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About The Croker Clash - Charity Fight Night
Olympic silver medallist John Joe Nevin will make a return to the boxing ring on Friday, 12 October at The Croker Clash Charity Fight Night in aid of the suicide crisis centre Pieta House. The Croker Clash, which will take place at 7.30pm in the Hogan Suite of Croke Park, will see Nevin take to the ring alongside the Pink Panther, Jim Rock, and Paul Dunne. The night will also see brave beginners get into the ring for the first time after only a few weeks of training.
The event, which is in its third year, is organised annually by Mountjoy prison officers Helen Feeney and Paul Dunne who are both stalwarts of the Irish boxing scene. Their past events have attracted crowds of up to 500 people and they are aiming to sell 1,000 tickets for The Croker Clash.
“Following the success of our Olympians this year we decided to go all out and hold the charity fight night in Croke Park,” said Helen Feeney, event organiser. “Boxing is one of the most high-profile sports in Ireland at the moment so we hope that this event will be a massive success, raising lots of much-needed funds for Pieta House. Seeing Joan Freeman win her People of the Year Award last year showed me how one person can change the lives of so many. I hope that The Croker Clash will help make a difference and I’d urge everyone to come on down, see a host of famous faces and experience Croke Park in all its glory,” she said.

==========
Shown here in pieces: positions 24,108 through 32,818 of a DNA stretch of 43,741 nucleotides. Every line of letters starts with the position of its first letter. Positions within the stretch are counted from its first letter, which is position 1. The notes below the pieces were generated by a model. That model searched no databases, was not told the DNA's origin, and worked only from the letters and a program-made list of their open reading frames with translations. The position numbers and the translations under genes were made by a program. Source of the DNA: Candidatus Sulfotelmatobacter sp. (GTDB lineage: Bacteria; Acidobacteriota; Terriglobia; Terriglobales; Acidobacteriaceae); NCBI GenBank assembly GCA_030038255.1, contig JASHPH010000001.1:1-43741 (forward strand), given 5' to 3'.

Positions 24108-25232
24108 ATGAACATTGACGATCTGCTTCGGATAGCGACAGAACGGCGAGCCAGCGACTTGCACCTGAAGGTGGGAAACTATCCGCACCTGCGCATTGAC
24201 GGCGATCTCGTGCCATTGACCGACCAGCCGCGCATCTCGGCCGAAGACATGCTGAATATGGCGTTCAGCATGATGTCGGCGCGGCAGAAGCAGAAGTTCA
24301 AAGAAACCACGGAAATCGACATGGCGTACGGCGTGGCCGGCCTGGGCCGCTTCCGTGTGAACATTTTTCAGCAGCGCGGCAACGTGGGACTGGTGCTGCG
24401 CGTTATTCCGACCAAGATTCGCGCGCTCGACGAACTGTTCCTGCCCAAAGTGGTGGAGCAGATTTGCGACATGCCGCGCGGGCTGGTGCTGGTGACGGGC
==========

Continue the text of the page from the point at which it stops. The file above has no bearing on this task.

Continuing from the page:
Well-known names who have already confirmed their attendance on the night include Jimmy Magee, Michael Carruth and Stephen and Alan Reynolds. A pair of boxing shorts signed by Ireland’s six Olympic qualifiers will also be up for grabs, with a raffle and auction taking place ringside.
Tickets are available now from Ticketmaster at €20 for general admission and €30 for ringside seats. All funds raised will go to Pieta House.
About Pieta House
Pieta House, the suicide and self-harm crisis centre, officially opened its doors in Lucan, Co. Dublin in January 2006. The unique clinically-based model developed by Pieta House is used across the five centres in Dublin and Limerick. There are also active discussions in progress to open centres in Galway, Cork, Waterford and Roscrea.
Pieta House provides a professional, face to face, free-of-charge therapeutic service for people in the acute stages of distress. Its primary aim is to reduce suicide by helping people get through that critical phase when suicide becomes a plan rather than just an idea.
Since 2006, Pieta House has grown to almost 80 therapists and staff. Demand for their services is constantly on the rise. To date over 6,000 people have been seen and helped by Pieta House.
Pieta House’s vision is that no-one in Ireland should be more than 100 kilometres from a Pieta House centre where they can avail of the clinical services at that time of crisis.